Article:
How do you go about finding this information? Do you have a link you could share with me?



posted on Jun, 25 2010 @ 11:35 PM
link   

Originally posted by antonia

Oh I can bet you are stressed out. The Hubby and I are buying a house right now. It's through the VA though. We haven't encountered anything like that yet but we are staying away from the short sales. This is an army town so there's quite a bit of volume out there. We had to give the seller a whole laundry list of things he has to fix otherwise I know the VA won't accept it.


We actually got a really good deal on a non-short sale from an investor who was willing to take a large lost (250k plus) to get out from under the house, so we were lucky. The four houses I put bids in I lost due to the banks not wanting the offers (kind of crazy since they were good offers and the bank will loose even more in the end) or some strange dealings, so yes it was very frustrating.

I went VA too and they have really made it harder to get done, and I'm a zero debt 800 plus credit rating guy...hehe



I'm not sure about this lady though. There's something weird about it. You can't just auction off someone's house with them living in it. A foreclosure normally involves a lengthy procedure. Normally papers get served. Granted, I don't like BoA because of the crazy fees they were trying to charge me all those years ago but, my mother has used them for years and never had issues with them. If she's got papers she can sue quite easily. She could just be lying about everything though. I have to say, most people don't like the big banks so it's easy to hate on them right now.


As we were looking for a house the house we first rented the owner stopped paying 18 months and was pocketing my rent money until the bank finally kicked us out and put it for auction...hehe

I can't see someone missing a few payments and they come home to a house sold...

My mortgage is actually with B of A for a 4.5% 30 fix rate and it just so happened that their insurance beat out three others I was looking at too, so I'm not unhappy with them though I do not use their credit card anymore since they kept raising the interest rate it seemed every three months. But who cares since my mortgage will most likely be sold over and over.



posted on Jun, 26 2010 @ 08:36 AM
link   


So are you saying then since we're hearing only her side of the story that is an indication she is a deadbeat, liar who has no injury, doesnt check her mail and expects to be bailedout?


First, she admits she is a deadbeat. She hadn't made a mortgage payment in many, many months. Her excuse is pretty lame: I was "injured".

From the story, we have no legitimate proof that she was injured. That's about as phony an excuse as I have ever heard.

Obviously, when someone is in foreclosure, they get rammed with plenty of collection letters and collection phone calls. To say that her house went into foreclosure without notice and without her being aware of it is absolutely ridiculous. She even admits that she knew she was in trouble, because she went crying to the federal government for one of the mortgage bailout plans. So she had to know that she was at risk for foreclosure.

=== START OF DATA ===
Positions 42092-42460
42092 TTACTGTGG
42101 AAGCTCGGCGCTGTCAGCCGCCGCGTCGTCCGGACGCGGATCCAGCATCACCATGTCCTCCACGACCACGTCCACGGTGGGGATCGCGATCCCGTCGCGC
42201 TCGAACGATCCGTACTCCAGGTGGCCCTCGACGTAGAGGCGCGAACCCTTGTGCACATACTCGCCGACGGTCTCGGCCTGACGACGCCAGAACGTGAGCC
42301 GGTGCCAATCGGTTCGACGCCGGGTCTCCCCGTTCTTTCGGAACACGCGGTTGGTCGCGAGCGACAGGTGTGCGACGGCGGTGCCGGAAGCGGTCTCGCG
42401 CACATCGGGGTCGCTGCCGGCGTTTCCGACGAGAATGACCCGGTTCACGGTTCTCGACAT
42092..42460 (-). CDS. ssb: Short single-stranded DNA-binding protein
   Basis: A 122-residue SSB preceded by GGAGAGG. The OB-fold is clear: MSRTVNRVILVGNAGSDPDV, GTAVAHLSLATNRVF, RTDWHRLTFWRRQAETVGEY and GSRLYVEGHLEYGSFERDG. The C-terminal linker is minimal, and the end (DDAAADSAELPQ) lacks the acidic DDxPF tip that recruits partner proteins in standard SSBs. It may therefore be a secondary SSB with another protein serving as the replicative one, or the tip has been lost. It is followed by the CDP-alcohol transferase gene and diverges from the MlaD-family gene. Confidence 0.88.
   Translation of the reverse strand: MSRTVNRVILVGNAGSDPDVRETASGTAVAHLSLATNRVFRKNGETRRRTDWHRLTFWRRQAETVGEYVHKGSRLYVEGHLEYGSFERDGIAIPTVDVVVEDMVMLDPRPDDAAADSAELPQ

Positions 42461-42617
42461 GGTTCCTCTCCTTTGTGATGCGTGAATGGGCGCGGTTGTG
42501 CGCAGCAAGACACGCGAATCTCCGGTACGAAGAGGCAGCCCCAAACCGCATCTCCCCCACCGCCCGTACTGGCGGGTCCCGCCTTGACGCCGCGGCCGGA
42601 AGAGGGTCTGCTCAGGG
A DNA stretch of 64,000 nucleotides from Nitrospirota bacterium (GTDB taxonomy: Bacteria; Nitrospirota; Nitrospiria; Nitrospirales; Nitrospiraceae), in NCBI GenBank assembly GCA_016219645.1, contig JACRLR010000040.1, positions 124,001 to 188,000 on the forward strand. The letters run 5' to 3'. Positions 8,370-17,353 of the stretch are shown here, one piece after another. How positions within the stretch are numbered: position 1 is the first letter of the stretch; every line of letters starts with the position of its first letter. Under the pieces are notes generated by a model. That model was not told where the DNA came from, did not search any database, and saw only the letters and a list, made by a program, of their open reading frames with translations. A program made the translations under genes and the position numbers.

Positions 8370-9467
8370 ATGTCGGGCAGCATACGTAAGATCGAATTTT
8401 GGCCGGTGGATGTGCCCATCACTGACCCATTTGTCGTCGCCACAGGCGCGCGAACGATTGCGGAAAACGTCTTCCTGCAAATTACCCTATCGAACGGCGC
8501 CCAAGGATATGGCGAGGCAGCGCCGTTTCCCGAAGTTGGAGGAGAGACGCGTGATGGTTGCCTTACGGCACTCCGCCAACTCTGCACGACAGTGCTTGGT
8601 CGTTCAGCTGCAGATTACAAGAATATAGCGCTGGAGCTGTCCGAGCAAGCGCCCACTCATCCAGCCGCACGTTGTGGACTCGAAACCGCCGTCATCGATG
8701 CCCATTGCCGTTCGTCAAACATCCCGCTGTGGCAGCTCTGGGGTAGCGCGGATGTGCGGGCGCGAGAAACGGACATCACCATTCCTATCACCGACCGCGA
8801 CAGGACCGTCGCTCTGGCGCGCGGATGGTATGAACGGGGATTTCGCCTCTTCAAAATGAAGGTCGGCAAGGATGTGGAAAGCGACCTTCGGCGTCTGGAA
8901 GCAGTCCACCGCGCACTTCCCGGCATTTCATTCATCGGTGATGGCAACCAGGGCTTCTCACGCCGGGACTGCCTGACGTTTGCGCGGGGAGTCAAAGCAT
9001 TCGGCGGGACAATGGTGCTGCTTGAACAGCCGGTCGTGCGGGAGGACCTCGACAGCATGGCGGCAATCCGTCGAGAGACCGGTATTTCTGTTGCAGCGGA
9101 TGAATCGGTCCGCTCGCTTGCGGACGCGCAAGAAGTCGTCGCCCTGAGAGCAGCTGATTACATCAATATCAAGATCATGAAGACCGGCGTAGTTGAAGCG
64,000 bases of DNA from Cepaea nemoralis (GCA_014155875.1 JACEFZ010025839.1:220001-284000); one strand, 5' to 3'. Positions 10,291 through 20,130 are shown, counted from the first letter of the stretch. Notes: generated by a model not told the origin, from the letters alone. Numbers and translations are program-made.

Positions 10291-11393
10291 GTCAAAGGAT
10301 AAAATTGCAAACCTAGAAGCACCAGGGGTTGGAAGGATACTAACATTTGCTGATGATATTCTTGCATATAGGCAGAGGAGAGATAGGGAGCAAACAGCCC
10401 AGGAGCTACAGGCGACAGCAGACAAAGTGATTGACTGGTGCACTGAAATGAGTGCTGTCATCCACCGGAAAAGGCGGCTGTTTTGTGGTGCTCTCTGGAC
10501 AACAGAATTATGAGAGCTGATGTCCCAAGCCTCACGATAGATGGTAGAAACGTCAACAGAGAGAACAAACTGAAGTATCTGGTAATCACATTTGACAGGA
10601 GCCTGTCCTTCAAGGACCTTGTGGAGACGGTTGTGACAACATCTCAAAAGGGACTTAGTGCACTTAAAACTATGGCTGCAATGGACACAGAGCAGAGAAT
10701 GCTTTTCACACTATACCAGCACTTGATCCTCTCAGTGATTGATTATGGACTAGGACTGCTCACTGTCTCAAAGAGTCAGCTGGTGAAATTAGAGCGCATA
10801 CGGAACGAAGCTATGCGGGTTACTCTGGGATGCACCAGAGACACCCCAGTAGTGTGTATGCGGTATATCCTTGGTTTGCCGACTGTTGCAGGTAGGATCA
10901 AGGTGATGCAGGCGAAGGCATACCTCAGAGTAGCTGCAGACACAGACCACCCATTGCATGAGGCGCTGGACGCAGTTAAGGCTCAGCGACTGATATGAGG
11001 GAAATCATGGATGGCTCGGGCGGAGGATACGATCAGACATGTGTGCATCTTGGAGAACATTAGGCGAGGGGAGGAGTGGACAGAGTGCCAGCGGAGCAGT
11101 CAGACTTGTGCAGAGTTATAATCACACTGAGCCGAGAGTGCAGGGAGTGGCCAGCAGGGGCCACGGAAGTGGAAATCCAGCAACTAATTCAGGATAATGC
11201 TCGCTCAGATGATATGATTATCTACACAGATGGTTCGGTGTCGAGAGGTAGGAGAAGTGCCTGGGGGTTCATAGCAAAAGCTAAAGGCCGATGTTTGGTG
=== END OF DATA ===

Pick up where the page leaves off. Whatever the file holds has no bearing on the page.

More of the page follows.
We have no transparency in this article as to exactly what her true financial condition is. Many of these alleged "deadbeats" have money sacked away somewhere, or they spent their life savings frivolously on drugs, gambling, alcohol, etc.

I just don't buy her story. The media always touts these bogus stories about people whining about losing their house. Well, if a deadbeat is irresponsible, and refuses to make their mortgage payment, what on earth do you expect is going to happen? Of course, the bank is going to foreclose! Duh! What else would you expect them to do?

Typically, when someone is injured, they have disability insurance to cover their salary, either through their employer or through their own personal financial planning. Was she so irresponsible as to not have disability insurance?

What about Social Security benefits? When someone is permanently disabled, they can receive Social Security before the age of 65.

What about unemployment benefits? What exactly did she do with her unemployment check? Gamble it away? Spend it on hard liquor? Obviously, she didn't use any of her unemployment checks to pay her mortgage! Why is that?

What about her personal savings account? Do you mean to tell me she has been working all these years, and hasn't saved a dime for a rainy day?

What about her local church? Typically, in these situations, a community will rally around helping a person in these kinds of situations, by raising money through private donations or charitable means.

What about her inheritance? Did her parent or parents leave her a nest egg? What about her own personal nest egg?

Listen - I get it - Some people are broke and poor. I feel sorry for them - I really do. But most of these stories are pure baloney. And believe me, I am no fan of Bank of America, either.

So, again, I ask you, why should the American taxpayer have to pony up for the irresponsible, arrogant actions of a deadbeat?

[edit on 26-6-2010 by CookieMonster09]




top topics



 
15
<< 1   >>

log in

join